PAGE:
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First African-American Church Revived

It took six years and $9.5 million to move Boston’s African Meeting House back 157 years in time: to 1855 when design changes were made, at the height of the abolition movement, to the structure built 49 years earlier by a community of free blacks. In addition to restoring the quiet elegance of the 19th-century interior—matching the hand-wrought curve of the pews, returning the walls to a warm hue and much more—a number of crucial infrastructure improvements were made.

The Meeting House’s look now matches its history: the first African-American church in the nation that still stands, the site of speeches by Frederick Douglass, the place where the New England Anti-Slavery Society formed in 1832. “Anyone who walked into this space before the restoration would wonder where they were—fluorescent lights, covered windows,” says Beverly Morgan-Welch, executive director of the Museum of African American History, which operates the Meeting House. “Now I think it’s breathtakingly beautiful. The history absolutely calls out to you.”

Civil Rights Icon Gets Late Birthday Present

Edith Lee-Payne, above, celebrated her 12th birthday by attending the 1963 March on Washington, where she was photographed holding a souvenir pennant. Although the image achieved iconic status, Lee-Payne didn’t know about it for more than 40 years. Over that time she has been involved with social issues in her native Detroit, and says the photo is “confirmation that this is what I was destined to do.”

Leave It to Beavers

Every school kid knows beavers are busy, but who knew they’ve enriched the American landscape for hundreds of years? Beaver dams slow water flow and create nutrientrich sediment deposits that support a greater diversity of species. The deposits also help prevent dead zones and health hazards downstream by filtering the water. One recent study quantified beaver-based sediment in two Colorado valleys, and another demonstrated how beaver dams spur the creation of wetlands and wet meadows. Says Colorado State geology professor Ellen Wohl, a co-author of both papers, “Ecologists call beavers ‘ecosystem engineers.’ ”

Oklahoma Pays Homage to Woody Guthrie

Oklahoma was always OK for native son Woody Guthrie, but Oklahoma has not always been OK with the composer of such classic folk tunes as “This Land Is Your Land.” So the recent $3 million sale of the Guthrie archives by his heirs for a new museum in Tulsa represents a kind of reconciliation. As recently as 1999, the leftist activities of Guthrie, who died in 1967, spurred the cancellation of an exhibit in Oklahoma City. “His politics will remain controversial in some corners,” says University of Tulsa history professor Brian Hosmer, who organized a recent symposium marking Guthrie’s 100th birthday, “but there is a great deal of pride that’s being expressed that was absent for many years.”

Natchez Unearths Civil War–Era Throne Room

Stuff happens, euphemistically speaking, but in 1859 the pleasure of flushing it away belonged only to a very few, very well-heeled folks. So the Natchez National Historical Park in Mississippi jumped at the rare chance to get a bathroom ensemble—toilet, basin, tub, shower (with a 16-inch head!)— from a grand old house in Natchez. “When people hear about this, they say, ‘What?’” says Jeff Mansell, historian at the park. “Then they say, ‘That’s so cool!’”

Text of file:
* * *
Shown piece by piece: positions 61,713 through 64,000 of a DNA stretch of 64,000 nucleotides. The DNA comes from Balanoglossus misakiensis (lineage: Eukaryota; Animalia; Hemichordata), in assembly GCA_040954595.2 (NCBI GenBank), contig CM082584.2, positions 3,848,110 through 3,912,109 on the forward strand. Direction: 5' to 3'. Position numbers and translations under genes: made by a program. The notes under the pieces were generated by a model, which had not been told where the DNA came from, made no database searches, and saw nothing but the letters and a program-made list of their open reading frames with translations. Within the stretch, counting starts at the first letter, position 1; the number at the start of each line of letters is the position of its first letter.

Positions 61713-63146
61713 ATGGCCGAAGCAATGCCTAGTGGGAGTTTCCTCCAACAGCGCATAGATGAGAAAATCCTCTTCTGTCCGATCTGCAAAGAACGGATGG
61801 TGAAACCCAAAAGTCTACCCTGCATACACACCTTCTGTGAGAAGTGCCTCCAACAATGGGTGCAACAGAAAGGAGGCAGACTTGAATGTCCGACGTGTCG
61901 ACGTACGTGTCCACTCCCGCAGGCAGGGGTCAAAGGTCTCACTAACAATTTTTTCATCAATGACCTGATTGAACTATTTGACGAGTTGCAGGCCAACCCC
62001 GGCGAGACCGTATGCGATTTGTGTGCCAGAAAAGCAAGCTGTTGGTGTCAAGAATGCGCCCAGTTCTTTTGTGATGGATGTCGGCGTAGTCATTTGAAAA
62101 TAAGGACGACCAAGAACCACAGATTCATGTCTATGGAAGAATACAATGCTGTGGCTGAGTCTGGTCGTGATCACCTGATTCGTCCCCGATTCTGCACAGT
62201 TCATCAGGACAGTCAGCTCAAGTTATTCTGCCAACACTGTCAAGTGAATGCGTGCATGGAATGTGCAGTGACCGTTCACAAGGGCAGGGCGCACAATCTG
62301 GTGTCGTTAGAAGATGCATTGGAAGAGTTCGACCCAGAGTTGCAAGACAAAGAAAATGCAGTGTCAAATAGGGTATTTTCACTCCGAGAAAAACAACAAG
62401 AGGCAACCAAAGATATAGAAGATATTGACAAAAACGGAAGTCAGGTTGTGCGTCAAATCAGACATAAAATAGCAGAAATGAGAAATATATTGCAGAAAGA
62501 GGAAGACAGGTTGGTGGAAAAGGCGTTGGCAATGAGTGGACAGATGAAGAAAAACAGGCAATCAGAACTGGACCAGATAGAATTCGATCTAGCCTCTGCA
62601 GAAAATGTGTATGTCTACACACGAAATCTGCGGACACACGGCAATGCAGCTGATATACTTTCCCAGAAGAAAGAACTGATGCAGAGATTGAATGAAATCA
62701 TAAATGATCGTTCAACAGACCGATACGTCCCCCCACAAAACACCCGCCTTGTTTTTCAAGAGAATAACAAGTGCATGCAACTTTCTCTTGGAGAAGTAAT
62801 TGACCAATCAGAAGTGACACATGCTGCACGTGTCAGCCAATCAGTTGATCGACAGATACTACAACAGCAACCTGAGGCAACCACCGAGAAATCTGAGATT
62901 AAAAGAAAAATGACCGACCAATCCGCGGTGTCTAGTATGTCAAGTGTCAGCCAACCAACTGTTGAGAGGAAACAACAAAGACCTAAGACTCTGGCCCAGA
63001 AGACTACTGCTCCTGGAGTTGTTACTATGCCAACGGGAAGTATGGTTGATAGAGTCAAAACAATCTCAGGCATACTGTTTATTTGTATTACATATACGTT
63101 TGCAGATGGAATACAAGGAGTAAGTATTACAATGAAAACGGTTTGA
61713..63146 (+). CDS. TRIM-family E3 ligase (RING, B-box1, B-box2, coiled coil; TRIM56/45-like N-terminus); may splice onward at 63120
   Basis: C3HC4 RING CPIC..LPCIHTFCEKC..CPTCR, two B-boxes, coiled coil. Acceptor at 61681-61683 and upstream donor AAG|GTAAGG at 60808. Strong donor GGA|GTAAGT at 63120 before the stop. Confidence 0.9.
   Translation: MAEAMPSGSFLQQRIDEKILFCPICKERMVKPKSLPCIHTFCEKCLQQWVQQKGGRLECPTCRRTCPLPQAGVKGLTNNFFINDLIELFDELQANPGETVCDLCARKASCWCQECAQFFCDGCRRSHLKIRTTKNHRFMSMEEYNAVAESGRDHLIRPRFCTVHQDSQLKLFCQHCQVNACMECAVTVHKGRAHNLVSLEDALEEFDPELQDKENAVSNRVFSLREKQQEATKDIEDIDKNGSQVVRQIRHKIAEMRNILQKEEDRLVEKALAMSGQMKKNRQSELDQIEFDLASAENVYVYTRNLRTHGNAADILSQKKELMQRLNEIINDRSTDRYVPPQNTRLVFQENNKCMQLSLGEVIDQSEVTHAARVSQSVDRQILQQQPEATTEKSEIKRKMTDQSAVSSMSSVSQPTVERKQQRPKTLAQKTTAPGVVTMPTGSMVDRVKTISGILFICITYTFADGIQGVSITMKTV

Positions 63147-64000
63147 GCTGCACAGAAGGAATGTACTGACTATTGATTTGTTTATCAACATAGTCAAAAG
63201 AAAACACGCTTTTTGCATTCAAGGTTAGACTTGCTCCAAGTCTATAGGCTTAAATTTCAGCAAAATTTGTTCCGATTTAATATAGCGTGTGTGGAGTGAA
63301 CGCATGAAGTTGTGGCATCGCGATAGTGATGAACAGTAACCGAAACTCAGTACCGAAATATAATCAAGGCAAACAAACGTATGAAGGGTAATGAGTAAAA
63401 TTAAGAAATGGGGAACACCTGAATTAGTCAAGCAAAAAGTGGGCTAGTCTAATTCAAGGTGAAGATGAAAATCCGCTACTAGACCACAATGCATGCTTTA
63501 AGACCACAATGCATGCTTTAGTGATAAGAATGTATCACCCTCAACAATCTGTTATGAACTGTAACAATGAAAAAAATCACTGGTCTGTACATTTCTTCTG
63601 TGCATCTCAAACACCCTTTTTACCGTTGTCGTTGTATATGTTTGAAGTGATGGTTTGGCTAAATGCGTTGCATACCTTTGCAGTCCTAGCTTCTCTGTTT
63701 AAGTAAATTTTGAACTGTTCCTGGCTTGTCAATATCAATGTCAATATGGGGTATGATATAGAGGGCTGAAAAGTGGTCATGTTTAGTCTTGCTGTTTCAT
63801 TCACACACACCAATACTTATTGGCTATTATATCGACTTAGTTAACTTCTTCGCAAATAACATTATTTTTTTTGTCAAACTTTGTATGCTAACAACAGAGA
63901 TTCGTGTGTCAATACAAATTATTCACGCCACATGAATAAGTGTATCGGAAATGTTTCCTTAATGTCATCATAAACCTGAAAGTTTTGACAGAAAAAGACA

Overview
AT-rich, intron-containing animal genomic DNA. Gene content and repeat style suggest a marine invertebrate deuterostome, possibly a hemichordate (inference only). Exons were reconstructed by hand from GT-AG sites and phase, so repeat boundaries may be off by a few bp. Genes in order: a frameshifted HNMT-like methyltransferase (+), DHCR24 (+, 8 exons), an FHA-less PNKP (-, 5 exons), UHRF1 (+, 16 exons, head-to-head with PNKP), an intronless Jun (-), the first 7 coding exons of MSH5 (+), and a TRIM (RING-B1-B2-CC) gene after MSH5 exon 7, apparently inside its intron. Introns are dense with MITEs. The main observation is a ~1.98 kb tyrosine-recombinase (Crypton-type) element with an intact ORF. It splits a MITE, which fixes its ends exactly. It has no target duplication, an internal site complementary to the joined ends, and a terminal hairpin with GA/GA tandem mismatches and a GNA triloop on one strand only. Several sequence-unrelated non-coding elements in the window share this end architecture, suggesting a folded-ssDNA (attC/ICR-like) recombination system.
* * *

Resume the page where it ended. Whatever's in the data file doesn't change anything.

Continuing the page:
Beverly Hills Saves Its Historic Architecture

Prompted by the near-razing of architect Richard Neutra’s Kronish House, below, a modernist landmark, the Beverly Hills, Calif., city council passed an ordinance to protect architectural treasures.

Preservationists Target Pullman Company Town

Hard times make for hard preservation. Even a historically significant place like the southeast Chicago neighborhood of Pullman, once a company town that 19th-century railroad car magnate George Pullman hoped would stand as a national model of order and efficiency, needs all the help it can get. But lately a broad-based effort has begun to pay off. The City of Chicago has pledged to rehabilitate 49 rowhouses. The State of Illinois has continued to restore two local icons: the Hotel Florence and the Clock Tower and Administration Building. And U.S. Rep. Jesse Jackson Jr. will introduce legislation that could turn Pullman into a national park.

Few factory spaces where Pullman made a fortune building railway cars still stand, but several hundred residential structures he built for his employees do. That housing was at the epicenter of one of the country’s first national strikes, which began when the autocratic Pullman reacted to the Panic of 1893 by cutting worker-tenants’ wages but not their rents. When sympathetic unionists throughout the rail system joined in, President Grover Cleveland called in federal troops to quash the labor revolt and 13 strikers were killed.

Working to preserve Pullman’s considerable achievements in architecture and town planning has been a roller-coaster ride. Compared to efforts 30 years ago, “we’ve lost some ground,” says Michael Shymanski, president of the Historic Pullman Foundation, “but the synergy that’s developing right now is very promising.”


Originally published in the June 2012 issue of American History. To subscribe, click here.